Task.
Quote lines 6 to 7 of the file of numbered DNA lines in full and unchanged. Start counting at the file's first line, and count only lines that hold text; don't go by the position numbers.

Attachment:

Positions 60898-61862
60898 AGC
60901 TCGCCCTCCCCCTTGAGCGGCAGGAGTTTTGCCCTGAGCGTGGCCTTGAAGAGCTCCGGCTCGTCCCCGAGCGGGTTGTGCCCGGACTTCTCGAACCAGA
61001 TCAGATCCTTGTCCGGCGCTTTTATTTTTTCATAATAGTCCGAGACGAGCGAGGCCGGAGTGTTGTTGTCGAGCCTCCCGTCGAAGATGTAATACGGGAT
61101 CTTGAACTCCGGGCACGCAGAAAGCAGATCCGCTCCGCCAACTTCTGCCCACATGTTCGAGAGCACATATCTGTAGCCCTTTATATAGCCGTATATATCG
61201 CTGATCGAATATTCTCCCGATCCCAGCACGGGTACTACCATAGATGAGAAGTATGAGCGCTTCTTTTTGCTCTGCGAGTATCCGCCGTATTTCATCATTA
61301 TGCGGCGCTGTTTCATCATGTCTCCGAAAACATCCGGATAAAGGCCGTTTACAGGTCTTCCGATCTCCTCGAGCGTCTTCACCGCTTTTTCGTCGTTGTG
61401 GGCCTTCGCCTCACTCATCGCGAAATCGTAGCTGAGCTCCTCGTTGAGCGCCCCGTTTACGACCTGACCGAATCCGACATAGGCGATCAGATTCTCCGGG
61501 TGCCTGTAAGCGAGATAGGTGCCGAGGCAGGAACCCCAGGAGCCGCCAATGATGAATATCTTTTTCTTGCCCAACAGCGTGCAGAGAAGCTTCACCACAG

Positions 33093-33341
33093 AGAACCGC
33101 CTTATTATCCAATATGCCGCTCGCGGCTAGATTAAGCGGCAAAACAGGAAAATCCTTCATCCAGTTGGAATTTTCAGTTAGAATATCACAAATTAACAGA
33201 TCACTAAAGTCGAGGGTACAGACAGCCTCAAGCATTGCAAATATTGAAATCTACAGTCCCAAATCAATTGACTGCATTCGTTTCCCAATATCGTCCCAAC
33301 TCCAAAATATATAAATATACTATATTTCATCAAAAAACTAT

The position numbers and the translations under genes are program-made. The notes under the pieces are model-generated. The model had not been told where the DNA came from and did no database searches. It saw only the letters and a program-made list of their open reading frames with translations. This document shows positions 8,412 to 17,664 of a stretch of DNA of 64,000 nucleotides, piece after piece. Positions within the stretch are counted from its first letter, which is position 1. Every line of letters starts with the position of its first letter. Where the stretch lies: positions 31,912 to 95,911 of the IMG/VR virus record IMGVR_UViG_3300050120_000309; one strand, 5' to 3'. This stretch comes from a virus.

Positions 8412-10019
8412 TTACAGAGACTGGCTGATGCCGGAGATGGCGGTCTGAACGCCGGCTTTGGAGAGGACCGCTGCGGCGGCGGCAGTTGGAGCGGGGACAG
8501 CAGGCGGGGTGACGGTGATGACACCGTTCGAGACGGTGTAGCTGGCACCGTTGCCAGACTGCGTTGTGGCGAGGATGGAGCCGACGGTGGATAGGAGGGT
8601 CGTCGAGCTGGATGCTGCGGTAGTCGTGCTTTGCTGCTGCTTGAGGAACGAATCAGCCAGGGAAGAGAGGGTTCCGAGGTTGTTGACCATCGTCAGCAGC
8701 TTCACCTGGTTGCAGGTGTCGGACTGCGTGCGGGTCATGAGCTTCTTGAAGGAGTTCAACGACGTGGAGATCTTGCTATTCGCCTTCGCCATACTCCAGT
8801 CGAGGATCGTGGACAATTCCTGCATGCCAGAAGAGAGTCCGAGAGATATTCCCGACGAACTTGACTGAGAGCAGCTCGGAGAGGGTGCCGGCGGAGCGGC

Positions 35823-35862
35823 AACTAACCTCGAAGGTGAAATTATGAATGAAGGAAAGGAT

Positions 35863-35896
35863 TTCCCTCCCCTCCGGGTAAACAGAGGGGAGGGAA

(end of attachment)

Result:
61201 CTGATCGAATATTCTCCCGATCCCAGCACGGGTACTACCATAGATGAGAAGTATGAGCGCTTCTTTTTGCTCTGCGAGTATCCGCCGTATTTCATCATTA
61301 TGCGGCGCTGTTTCATCATGTCTCCGAAAACATCCGGATAAAGGCCGTTTACAGGTCTTCCGATCTCCTCGAGCGTCTTCACCGCTTTTTCGTCGTTGTG